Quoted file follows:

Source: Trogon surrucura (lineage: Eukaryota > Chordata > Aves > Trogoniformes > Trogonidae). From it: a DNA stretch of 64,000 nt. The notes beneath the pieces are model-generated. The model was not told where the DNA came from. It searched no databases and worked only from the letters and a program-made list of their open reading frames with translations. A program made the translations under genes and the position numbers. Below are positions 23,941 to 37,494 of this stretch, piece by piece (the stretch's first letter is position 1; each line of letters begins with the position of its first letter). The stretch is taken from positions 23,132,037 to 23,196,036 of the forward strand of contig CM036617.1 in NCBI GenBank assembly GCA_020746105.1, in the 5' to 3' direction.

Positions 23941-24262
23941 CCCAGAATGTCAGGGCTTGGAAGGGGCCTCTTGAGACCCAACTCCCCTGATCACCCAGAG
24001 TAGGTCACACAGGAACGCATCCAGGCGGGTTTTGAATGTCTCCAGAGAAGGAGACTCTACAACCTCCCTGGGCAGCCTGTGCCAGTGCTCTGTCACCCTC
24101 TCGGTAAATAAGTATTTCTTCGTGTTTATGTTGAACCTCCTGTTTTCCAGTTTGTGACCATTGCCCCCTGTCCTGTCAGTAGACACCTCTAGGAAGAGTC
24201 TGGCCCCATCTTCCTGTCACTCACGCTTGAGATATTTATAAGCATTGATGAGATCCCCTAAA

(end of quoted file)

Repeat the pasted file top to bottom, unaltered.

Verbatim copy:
Source: Trogon surrucura (lineage: Eukaryota > Chordata > Aves > Trogoniformes > Trogonidae). From it: a DNA stretch of 64,000 nt. The notes beneath the pieces are model-generated. The model was not told where the DNA came from. It searched no databases and worked only from the letters and a program-made list of their open reading frames with translations. A program made the translations under genes and the position numbers. Below are positions 23,941 to 37,494 of this stretch, piece by piece (the stretch's first letter is position 1; each line of letters begins with the position of its first letter). The stretch is taken from positions 23,132,037 to 23,196,036 of the forward strand of contig CM036617.1 in NCBI GenBank assembly GCA_020746105.1, in the 5' to 3' direction.

Positions 23941-24262
23941 CCCAGAATGTCAGGGCTTGGAAGGGGCCTCTTGAGACCCAACTCCCCTGATCACCCAGAG
24001 TAGGTCACACAGGAACGCATCCAGGCGGGTTTTGAATGTCTCCAGAGAAGGAGACTCTACAACCTCCCTGGGCAGCCTGTGCCAGTGCTCTGTCACCCTC
24101 TCGGTAAATAAGTATTTCTTCGTGTTTATGTTGAACCTCCTGTTTTCCAGTTTGTGACCATTGCCCCCTGTCCTGTCAGTAGACACCTCTAGGAAGAGTC
24201 TGGCCCCATCTTCCTGTCACTCACGCTTGAGATATTTATAAGCATTGATGAGATCCCCTAAA